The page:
60 VT recordings-best hope for lost episodes? Jun 10, 2005 21:23:46 GMT
Post by on Jun 10, 2005 21:23:46 GMT
darrg said:I believe the tapes were tremendously expensive, too: they were marketed as a way to record programmes while you were out to watch later, rather than to archive. I suspect the few people who had machines rarely had more than a handful of tapes to go with it.
FWIW, I think I'm right in saying that the machines from the 60s didn't even have timers on them - a human being had to be there to start and stop them.
You're right that the tape was expensive (the machines themselves cost about as much as a family car). The guy who had recorded The Space Pirates off-air was wealthy enough to buy the VTR, but even he had to resort to using audio tape instead of proper video recording tape to try and save money... this means that many of his tapes are now unplayable.
It doesn't help that there was little, if any, thought given to tape interchangeability on those old machines. The manufacturers basically assumed that, given the cost of domestic video recording and the consequently very small market for it, any given recording would only ever be played back on the machine it had been originally recorded on - you wouldn't be lending it to your friends, because the chances were that your friends didn't have a VTR. Hence there aren't any tracking controls on those old decks.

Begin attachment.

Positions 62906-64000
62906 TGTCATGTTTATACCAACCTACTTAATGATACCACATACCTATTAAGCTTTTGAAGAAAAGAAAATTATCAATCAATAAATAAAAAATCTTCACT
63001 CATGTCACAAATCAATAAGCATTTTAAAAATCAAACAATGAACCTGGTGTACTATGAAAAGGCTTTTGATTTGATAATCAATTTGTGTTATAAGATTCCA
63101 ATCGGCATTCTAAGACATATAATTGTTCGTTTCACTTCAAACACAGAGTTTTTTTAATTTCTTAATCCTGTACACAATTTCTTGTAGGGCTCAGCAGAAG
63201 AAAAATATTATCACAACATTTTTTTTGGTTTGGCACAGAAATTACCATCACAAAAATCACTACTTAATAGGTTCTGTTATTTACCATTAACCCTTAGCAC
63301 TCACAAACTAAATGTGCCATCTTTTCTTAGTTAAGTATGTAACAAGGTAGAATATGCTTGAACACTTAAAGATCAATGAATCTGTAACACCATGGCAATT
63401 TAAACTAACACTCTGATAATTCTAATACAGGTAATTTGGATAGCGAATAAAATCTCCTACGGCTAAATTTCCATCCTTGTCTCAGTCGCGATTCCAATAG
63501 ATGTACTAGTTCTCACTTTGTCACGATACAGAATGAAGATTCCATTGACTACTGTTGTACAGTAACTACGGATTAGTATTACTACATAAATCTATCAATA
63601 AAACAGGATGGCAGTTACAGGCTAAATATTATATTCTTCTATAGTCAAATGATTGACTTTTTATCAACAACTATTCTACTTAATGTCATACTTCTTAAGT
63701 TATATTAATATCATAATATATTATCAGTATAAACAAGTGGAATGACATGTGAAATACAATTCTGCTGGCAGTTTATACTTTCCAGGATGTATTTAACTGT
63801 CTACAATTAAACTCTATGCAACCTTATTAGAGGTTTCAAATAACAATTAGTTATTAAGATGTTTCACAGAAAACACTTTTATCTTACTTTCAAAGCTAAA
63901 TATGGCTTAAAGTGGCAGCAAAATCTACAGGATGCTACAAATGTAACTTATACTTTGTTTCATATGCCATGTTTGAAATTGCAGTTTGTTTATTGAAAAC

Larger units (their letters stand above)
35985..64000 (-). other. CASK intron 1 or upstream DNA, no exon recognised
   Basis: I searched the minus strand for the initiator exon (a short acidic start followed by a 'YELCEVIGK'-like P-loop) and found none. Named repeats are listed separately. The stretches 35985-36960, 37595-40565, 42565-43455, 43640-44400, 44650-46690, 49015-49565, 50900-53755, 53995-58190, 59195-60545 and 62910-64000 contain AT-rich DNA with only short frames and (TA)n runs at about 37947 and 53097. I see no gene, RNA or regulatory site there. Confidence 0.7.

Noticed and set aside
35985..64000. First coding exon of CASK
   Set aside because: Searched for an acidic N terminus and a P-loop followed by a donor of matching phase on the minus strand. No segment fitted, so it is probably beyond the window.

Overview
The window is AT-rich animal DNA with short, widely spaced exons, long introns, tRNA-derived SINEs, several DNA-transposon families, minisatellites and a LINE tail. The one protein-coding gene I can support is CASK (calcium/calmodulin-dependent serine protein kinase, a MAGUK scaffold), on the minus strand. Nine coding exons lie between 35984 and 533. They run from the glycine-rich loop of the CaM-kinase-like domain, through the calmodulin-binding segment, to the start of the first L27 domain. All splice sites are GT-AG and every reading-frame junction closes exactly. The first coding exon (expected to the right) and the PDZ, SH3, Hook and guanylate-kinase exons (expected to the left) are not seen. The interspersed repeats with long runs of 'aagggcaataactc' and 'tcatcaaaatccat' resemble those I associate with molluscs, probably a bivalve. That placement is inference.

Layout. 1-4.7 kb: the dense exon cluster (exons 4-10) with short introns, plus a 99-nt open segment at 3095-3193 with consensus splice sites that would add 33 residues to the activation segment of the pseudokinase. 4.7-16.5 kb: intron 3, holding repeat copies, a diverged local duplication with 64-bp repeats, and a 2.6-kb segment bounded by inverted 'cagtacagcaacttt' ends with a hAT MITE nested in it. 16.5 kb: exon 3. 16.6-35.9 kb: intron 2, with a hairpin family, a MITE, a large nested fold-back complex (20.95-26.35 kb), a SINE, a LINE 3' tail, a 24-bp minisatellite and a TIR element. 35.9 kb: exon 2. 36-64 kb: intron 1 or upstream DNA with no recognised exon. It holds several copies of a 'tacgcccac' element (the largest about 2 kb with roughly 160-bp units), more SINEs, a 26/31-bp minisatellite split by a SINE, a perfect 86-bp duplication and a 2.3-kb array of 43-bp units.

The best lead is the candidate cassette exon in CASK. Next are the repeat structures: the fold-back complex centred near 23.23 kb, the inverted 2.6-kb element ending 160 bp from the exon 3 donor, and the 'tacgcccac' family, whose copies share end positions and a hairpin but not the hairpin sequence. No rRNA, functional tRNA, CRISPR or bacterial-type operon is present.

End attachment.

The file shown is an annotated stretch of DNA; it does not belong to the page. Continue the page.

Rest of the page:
This can make achieving a decent playback difficult, since whenever a stash of old tapes is found, the original VTR they were recorded on has usually either long since disappeared or is fit only for spares or scrap. There are various techniques that can be tried to get a playback on a working machine, but they can't be relied upon completely.